The short book of Ruth introduces us to a family from Bethlehem who moved to Moab due to a famine in Israel.
“During the time of the judges, there was a famine in the land. A man left Bethlehem in Judah with his wife and two sons to stay in the territory of Moab for a while. The man’s name was Elimelech, and his wife’s name was Naomi. The names of his two sons were Mahlon and Chilion. They were Ephrathites from Bethlehem in Judah. They entered the fields of Moab and settled there. Naomi’s husband Elimelech died, and she was left with her two sons. Her sons took Moabite women as their wives: one was named Orpah and the second was named Ruth. After they lived in Moab about ten years, both Mahlon and Chilion also died, and Naomi was left without her two children and without her husband” (Ruth 1:1-5 CSB).
Although they initially went to Moab to escape the famine, it would seem that they ended up settling there, possibly due to the two sons marrying women there. During the ten years they were there Elimelech died and later his two sons also died, leaving Naomi a widow with no family.
As she was a foreigner, Naomi decided to return home to Bethlehem. It is touching that her two daughters-in-law also decided to remain with her. Even after Naomi urged the two women to return to their homes, they both replied: “We insist on returning with you to your people” (Ruth 1:10). Such was the love and devotion they had for their mother-in-law.
To Naomi, this wasn’t practical. The normal practice was for other brothers to take their brother’s widow as their wife, but Naomi had no more sons – and she was too old to have any more. She once again urged them, “Return home, my daughters. Go on, for I am too old to have another husband…my life is much too bitter for you to share” (Ruth 1:11-13).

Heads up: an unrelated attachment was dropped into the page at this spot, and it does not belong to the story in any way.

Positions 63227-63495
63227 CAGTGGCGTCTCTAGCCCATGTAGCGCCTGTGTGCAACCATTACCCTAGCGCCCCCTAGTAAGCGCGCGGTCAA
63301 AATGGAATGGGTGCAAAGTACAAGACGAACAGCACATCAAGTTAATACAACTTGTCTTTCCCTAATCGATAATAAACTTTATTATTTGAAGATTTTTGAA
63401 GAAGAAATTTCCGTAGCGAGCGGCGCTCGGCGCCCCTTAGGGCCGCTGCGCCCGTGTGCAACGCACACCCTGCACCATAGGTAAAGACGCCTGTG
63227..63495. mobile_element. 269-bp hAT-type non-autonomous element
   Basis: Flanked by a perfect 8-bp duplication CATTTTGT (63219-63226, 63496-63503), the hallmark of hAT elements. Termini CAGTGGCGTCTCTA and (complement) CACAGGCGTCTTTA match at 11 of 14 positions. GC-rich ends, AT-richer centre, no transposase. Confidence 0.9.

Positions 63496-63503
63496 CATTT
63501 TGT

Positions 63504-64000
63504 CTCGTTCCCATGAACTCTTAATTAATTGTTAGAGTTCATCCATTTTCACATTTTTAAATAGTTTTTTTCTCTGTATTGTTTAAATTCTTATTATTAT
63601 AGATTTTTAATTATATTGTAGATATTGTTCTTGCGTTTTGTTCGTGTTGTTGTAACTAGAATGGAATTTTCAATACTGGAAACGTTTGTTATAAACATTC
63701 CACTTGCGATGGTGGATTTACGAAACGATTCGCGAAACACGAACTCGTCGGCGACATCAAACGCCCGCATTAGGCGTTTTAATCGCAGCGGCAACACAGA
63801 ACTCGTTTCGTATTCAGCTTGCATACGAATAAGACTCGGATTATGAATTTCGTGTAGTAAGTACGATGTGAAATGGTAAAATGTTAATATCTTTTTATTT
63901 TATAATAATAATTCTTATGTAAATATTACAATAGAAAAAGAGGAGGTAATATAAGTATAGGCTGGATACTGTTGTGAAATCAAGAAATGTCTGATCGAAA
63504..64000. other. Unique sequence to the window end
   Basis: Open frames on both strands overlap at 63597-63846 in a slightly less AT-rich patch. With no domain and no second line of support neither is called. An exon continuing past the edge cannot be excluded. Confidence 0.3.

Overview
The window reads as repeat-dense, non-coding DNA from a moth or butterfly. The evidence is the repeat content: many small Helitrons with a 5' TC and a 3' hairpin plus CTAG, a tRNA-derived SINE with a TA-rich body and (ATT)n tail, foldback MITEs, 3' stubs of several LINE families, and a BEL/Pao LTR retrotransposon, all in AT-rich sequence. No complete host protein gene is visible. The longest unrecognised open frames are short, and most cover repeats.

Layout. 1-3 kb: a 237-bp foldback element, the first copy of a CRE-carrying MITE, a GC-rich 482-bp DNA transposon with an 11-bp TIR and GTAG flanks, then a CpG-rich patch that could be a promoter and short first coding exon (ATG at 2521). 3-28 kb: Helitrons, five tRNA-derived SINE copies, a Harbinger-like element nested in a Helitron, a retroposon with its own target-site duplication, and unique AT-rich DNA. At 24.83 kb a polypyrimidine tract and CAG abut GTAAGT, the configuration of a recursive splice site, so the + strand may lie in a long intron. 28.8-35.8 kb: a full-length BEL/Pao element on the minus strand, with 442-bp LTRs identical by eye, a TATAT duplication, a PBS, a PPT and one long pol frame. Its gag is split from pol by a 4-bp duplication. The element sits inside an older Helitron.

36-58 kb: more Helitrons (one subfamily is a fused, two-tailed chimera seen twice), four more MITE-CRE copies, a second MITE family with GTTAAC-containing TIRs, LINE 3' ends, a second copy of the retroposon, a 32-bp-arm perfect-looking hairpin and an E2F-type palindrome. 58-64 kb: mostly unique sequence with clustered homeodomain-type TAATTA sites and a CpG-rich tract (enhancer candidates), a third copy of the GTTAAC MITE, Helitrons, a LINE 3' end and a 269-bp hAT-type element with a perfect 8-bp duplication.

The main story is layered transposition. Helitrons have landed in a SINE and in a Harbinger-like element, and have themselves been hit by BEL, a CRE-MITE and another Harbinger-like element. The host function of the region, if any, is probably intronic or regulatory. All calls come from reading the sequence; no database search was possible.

Both daughters-in-law wept at the thought of leaving Naomi but Orpah saw the wisdom in what her mother-in-law said, kissed her, and returned home. But Ruth would not leave. She told her mother-in-law:
“For wherever you go, I will go, and wherever you live, I will live; your people will be my people, and your God will be my God. Where you die, I will die, and there I will be buried” (Ruth 1:16-17).
As we read the rest of this short book we learn that after returning to Bethlehem, Ruth met a distant relative who was able to claim her as his wife. And they seem to have lived “happily ever after.”
But why is this lovely account in the Bible? There is a hint at the end: through the son that she and her new husband Boaz had, eventually David was born. That is important enough to deserve a mention. But there is more.
Matthew began his writings with Jesus’ genealogy. Notice who we find: “Salmon fathered Boaz by Rahab, Boaz fathered Obed by Ruth, Obed fathered Jesse, and Jesse fathered King David” (Matthew 1:5-6). Not only was Rahab in Jesus’ ancestry, but it would appear she was the mother of Boaz who married Ruth!
So we find two foreign, Gentile women in the ancestry of the Messiah. Although foreigners, they both embraced the God of Israel and were devoted to him, bringing up their children to also follow God.
Ruth is a great example for us in her love, devotion, and care for her mother-in-law, but she is a greater example in her faithfulness to God.
Readings for next week:
6 August – 1 Chronicles 7
7 August – Ruth 1-2
8 August – Ruth 3-4
9 August – 1 Samuel 1
10 August – 1 Samuel 2